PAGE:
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How to Get Rid of Difficult Clients Once And for All

Today, I'd like to introduce you to combat juggling—my latest obsession in the world of "insane sports Akash wants to become a world champion at for no reason."

Combat juggling involves at least two jugglers going against each other - each with 3 pins. The goal? Simply interrupt your opponent's flow by attacking or stealing their pins to make them unable to juggle.

Look at that twirl

While I can't juggle at all, I'll be spending all day every day from now on learning so that I may be the combat juggling champion of the world. I swear, it's going to be worth it.

Well, okay, while becoming a pro-level combat juggler may not be worthwhile, what's even less worth our time and effort is dealing with difficult clients.

Most of us have dealt with them, and in this article, I want to dive in to how to prevent them from working with us in the first place.

But first, let's reiterate about what a difficult client even is

To be clear, I'm not talking about clients who just don't have a budget. Not every client you encounter will be able to pay your full rate, and that can be totally fine depending on where you're at in your career, and what kind of work you're looking to do.

No, a truly difficult client is a client who demands everything. Countless revisions, crazy timelines, and all for a rate that couldn't possibly count as fair. They'll ping you on weekends and holidays, demanding a lightning-quick turnaround. It's not about price, but about the demands placed on you for the price. The project is often hell, and you often don't have much to show for it at the end - least of all an income.

And these sorts of clients show up at every stage of our careers

No matter how much work you're doing in game audio, you'll always have these kinds of clients show up.

They can be hard to spot at first, and often, they sneak into our lives without us even noticing. It's only after a few weeks of working with them do we realize that we've bagged ourself a client that is making our lives terrible.

And the best way to stop this hell-scenario

Is to ask your clients questions. Lots of them. Before you start working together. This is a process that is called a "Discovery Call", and is something I teach all of my Game Industry Pro online course students to do.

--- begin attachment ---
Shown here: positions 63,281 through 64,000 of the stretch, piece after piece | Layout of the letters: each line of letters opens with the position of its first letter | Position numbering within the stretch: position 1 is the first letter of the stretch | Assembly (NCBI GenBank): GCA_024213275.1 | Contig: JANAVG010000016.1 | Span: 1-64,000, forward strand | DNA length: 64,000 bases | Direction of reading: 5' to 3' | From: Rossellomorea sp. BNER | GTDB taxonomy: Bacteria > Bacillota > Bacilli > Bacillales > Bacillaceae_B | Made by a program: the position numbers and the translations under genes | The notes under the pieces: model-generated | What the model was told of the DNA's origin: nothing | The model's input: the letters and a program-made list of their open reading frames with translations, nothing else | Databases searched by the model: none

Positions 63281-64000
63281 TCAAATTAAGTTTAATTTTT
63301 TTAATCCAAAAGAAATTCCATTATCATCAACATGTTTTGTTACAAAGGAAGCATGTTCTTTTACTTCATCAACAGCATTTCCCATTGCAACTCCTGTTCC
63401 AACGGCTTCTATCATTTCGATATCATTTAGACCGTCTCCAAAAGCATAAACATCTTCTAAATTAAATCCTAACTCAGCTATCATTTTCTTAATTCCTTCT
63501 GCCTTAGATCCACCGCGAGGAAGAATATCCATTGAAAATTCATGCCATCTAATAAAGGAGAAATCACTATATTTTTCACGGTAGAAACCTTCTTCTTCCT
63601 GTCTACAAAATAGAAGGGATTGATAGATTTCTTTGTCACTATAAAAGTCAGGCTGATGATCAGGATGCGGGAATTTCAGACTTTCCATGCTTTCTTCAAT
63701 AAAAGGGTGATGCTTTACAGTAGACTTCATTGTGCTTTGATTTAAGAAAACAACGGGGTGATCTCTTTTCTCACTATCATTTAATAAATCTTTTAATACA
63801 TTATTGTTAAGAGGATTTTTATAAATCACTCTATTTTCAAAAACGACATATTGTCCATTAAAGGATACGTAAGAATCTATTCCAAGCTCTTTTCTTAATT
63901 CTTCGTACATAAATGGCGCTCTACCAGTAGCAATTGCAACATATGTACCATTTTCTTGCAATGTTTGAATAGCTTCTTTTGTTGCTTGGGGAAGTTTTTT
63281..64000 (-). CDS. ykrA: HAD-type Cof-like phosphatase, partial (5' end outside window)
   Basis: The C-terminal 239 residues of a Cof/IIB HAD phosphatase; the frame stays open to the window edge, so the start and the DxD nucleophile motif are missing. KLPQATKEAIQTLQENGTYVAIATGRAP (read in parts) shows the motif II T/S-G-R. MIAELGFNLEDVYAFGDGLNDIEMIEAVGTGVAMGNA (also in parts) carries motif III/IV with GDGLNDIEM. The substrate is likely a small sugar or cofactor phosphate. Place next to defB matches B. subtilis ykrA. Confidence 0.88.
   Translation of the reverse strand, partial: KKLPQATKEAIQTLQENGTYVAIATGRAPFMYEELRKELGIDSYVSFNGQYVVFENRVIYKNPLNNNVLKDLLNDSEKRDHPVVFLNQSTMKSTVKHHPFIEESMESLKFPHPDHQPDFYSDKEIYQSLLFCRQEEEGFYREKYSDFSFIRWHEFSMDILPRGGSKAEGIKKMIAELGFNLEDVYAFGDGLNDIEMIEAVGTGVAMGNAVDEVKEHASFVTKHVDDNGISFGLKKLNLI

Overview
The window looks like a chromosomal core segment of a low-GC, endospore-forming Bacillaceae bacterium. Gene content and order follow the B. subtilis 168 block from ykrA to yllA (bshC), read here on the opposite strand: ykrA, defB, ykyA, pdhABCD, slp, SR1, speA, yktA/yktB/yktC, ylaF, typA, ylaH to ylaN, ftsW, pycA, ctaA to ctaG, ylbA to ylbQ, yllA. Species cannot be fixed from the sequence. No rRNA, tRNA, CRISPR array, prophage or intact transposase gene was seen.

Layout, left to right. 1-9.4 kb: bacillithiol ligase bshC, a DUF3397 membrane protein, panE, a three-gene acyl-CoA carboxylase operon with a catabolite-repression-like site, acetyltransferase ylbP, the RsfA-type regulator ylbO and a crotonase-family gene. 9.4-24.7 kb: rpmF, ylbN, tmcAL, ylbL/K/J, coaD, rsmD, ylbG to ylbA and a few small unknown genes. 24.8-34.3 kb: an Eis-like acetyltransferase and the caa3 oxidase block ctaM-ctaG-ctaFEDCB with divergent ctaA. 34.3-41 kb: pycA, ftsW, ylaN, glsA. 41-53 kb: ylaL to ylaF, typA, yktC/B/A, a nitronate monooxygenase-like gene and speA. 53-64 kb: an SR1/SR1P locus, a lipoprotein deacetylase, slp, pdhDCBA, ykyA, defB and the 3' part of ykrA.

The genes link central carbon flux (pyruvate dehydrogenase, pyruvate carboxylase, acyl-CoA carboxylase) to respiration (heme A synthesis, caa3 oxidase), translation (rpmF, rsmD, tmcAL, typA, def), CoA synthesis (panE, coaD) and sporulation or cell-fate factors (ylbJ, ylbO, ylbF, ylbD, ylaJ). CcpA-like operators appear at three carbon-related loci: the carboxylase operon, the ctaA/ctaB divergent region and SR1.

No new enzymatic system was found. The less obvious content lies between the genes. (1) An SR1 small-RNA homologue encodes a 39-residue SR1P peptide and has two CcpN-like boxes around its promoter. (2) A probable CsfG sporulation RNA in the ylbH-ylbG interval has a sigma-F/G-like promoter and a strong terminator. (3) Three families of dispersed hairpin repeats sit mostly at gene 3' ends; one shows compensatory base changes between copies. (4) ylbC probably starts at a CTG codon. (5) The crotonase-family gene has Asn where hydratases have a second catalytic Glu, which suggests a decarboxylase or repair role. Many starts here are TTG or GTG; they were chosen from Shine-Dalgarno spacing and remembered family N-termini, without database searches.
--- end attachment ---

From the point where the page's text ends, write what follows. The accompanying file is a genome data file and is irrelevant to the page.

If someone is interested in working with you, get on a quick, 10-15 minute call (yes, an actual call - don't do this over email or DMs!) with them, and ask them questions like:

  1. What are your expectations for the audio of the project? [If they expect the world, be sure to temper their expectations]

  2. What's the deadline for the audio? [If it's really unclear, or an extremely short timeline, warn them that that could cause issues]

  3. How do you like to give feedback? [If they tell you that they want to be in 'constant communication' that means they're micromanagers. Set boundaries on your time/communication ASAP!]

  4. Will it be just you giving feedback, or is the whole team involved? [You ideally want one person being the final decider of who gives you feedback, otherwise you'll get contradicting feedback from multiple team members]

  5. If the work goes over what we've talked about, will we be able to increase compensation? [The answer won't always be yes, but planting the seed that you can't just work with them forever for no extra money]

Setting these sorts of expectations and boundaries early will save you a world of issues later on. Sometimes, a client will give you huge red flags and tell you straight up that they want a Star Wars-level soundtrack for $10 - to be delivered on Christmas Day.

In those cases, just walk away.

There's loads more you should ask during a discovery call

But we'll cover that in future articles! If nothing else, knowing even a little bit on how to filter out difficult clients will put you in a far better career spot than many other freelancers out there.

Let's go over what we covered today!

  1. A difficult client is far worse than a client without a ton of money. A truly difficult client expects the world, and is willing to pay for nothing.

  2. These sorts of clients show up no matter how advanced in our career we are.

  3. The way we avoid them is to ask questions before we start working with them during a discovery call. We can weed them out pretty easily that way!

  4. If I mysteriously vanish, it's because I'm now a juggling champion.

So, while becoming a full-time combat juggler may be tough

What's even tougher is working with difficult clients. If we can get our potential clients on discovery calls, and practice asking good questions, we can avoid them forever more.


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